How the Apprenticeship Program Finds Candidates
The program doesn’t accept resumes. You have to take a test for consideration.
Besides your background and proficiency in math, science and problem solving, the screening process examines whether you have these core intangibles to succeed — grit, communications skills and perseverance.
“How do you stick through problems, how do you work your way through problems, and how do you navigate around constraints,” added Armstrong.
“Do you recognize the rock and the hard place, and how do you get around those things?”
Plus, you don’t have to have a technical background or computer science degree to be accepted into the program, which can last up to 18 months.
Candidates with liberal arts degrees have enrolled, as have those with science, technology, engineering and math backgrounds, said Armstrong.
It’s about something other than what school you attended. Having an Ivy League degree doesn’t guarantee a spot in the rigorous apprenticeship program.
“We can teach you the technology because we believe that we have the expertise to help anyone who has the grit, who has the communication, who has the perseverance,” said Armstrong.
A DRW Apprenticeship Success Story
Having a communications degree and not abundant experience won’t disqualify you either. That’s precisely the profile of Myron Castillo, an alum of the technical apprenticeship program.
When Castillo graduated from the University of Illinois with a communications degree, he wanted to learn software engineering and took classes on the side.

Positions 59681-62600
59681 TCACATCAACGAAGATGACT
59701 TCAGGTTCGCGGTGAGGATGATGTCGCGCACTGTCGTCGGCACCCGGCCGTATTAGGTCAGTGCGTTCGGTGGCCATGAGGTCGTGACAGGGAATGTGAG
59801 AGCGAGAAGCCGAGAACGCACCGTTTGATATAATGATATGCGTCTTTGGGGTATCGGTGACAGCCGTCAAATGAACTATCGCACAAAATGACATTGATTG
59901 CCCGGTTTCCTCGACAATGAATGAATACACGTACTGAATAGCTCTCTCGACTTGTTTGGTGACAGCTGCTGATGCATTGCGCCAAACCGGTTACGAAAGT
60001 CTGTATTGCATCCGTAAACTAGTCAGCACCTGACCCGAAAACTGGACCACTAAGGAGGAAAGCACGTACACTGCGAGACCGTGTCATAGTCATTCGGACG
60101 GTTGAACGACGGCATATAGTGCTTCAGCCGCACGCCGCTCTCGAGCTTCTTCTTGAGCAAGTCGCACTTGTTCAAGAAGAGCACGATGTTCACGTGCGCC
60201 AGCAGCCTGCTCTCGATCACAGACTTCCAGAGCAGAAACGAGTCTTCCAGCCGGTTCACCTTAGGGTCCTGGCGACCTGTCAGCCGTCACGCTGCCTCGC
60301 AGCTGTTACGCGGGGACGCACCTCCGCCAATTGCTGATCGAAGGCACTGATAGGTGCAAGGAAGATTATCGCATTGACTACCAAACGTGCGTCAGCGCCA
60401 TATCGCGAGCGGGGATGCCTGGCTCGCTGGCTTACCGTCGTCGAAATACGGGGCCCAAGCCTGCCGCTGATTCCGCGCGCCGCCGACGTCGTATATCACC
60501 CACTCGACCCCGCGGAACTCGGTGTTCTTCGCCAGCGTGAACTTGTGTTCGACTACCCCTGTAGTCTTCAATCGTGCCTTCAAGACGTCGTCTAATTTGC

While working as an application developer for a company, Castillo was referred to the DRW technical apprenticeship program in 2021. Upon enrolling, he had to learn the fundamentals of finance and trading, which are core parts of DRW’s business.
It took him six months to complete the program, but he became a better software engineer from the experience.
“What would tie me down a lot was I would get focused on how I can do this as efficiently as possible on the first try,” he said. “Instead of just jumping right in, ‘here’s my bare bones solution.’ I can go back out and rework it if I need to.”
“It’s helped me work faster, and it’s helped me work a lot smarter,” he said.
When asked how the technical apprenticeship program has changed his life, Castillo, a software engineer at DRW, said, “It has really solidified that I have a career.”
“To come to this point in my career has been very inspirational for me,” he said. “It’s been very motivating so that I can continue to build up my software skills.”
He reflected on his journey of working various jobs, including selling health insurance.
“Compensation isn’t always the most remarkable thing to think about when it comes to career growth,” he said. “But it helps to reflect the journey that I have been on, to go from here to there…that it really helps drive that point home for me that I’ve come a long way.”
Castillo added, “Not only have I come a long way, but with DRW, it has shown me that there’s still much more to do. There’s still a longer way to go.”
To Learn More
For more information about the DRW Technical Apprenticeship Program, visit this link.